Mary – # 58, Maharis appeared in 13 of the 32 episodes during Season 3. His last full episode was # 79 “Gift For A Warrior”.


  57. Craig

    What a great blog. I too wish I could write to George Maharis – I was a poor kid growing up on an Iowa farm in 1960 – and the show literally lit up my life.. I hope George knows the effect that he had on at least one lonely kid in Iowa.

  58. Frederick

    Route 66 was one of the two best TV shows ever – The other one was the Twilight Zone. I live in San Diego and invited Martin Milner to do an inteview show on our local cable station about ten years ago and got back a nice note decling the request. I had spliced scenes from his early movies, Life with Father (1947) with Elizabeth Taylor to the Sands of Iwo Jima with John Wayne to his TV shows of the 1960’s and 70’s. And was going to do a filmography and talk about the great actors he work with. I have all the DVD’s of Route 66 and wistfully think about the simpler and better times of that era kind of wishing I was still back there. Glen Corbett died in 1993 of cancer at the age of 63. He is buried in San Antonio, Texas.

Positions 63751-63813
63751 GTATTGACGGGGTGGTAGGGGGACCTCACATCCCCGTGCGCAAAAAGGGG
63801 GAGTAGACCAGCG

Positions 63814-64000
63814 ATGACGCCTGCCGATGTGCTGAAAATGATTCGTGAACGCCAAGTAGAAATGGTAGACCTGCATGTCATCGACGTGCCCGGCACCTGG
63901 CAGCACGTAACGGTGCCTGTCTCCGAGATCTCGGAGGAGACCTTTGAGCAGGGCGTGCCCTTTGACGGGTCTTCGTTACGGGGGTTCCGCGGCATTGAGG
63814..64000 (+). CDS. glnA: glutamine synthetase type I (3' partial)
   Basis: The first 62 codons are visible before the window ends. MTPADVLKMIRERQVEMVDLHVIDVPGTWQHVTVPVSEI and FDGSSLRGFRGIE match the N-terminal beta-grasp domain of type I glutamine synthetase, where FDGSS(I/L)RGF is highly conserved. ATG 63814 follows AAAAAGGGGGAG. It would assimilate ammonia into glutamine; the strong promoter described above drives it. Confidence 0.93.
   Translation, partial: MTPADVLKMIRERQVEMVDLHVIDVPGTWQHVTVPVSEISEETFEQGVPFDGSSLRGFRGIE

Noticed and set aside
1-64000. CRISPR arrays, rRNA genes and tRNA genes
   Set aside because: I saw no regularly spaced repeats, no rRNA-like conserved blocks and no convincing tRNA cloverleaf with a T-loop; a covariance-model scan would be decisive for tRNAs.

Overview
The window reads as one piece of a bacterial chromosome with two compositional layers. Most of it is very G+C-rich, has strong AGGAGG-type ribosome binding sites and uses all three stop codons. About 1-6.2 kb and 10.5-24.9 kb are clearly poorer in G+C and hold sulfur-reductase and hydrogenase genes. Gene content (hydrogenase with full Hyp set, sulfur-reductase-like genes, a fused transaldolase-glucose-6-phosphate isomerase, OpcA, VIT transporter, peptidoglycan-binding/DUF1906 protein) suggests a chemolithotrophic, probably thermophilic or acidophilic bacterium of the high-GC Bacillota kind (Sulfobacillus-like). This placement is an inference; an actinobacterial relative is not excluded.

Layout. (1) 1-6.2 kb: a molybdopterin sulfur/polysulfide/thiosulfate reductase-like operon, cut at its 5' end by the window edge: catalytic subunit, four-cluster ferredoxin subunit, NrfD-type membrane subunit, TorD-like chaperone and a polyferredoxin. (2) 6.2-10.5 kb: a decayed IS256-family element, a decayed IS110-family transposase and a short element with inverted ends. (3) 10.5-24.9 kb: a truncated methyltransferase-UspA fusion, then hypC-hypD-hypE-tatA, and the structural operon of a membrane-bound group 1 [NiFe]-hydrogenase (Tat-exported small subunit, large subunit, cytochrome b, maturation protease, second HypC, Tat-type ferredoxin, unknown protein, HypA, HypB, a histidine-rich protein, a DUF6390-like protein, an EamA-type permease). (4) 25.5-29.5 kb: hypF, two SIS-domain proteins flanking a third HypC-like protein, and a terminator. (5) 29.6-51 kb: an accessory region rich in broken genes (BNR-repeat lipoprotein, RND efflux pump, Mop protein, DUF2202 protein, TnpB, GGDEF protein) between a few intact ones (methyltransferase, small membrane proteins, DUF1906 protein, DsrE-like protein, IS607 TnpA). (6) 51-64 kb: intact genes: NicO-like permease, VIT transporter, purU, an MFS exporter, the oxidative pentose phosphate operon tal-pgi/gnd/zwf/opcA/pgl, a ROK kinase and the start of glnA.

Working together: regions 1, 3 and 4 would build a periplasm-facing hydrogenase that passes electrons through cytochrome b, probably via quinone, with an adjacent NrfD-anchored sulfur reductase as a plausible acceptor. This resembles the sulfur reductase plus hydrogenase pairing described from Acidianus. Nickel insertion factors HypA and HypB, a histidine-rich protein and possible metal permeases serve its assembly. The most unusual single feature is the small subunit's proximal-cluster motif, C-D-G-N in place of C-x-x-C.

59. Patty

    I don’t know what made me look up George Maharis tonight but here I am with a story. When I was twelve years and never missed the show I found out they would be filming in our area. I wrote George a letter wanting to meet him. He called my house while I was in school and my mother talked to him. The next day we went where they were filming( Kinsman, Ohio) and met him. He was very gracious and wonderful to us. I am glad to hear he is doing well. Later that month he sent me a letter and an autographed picture. What a great actor and human being he is.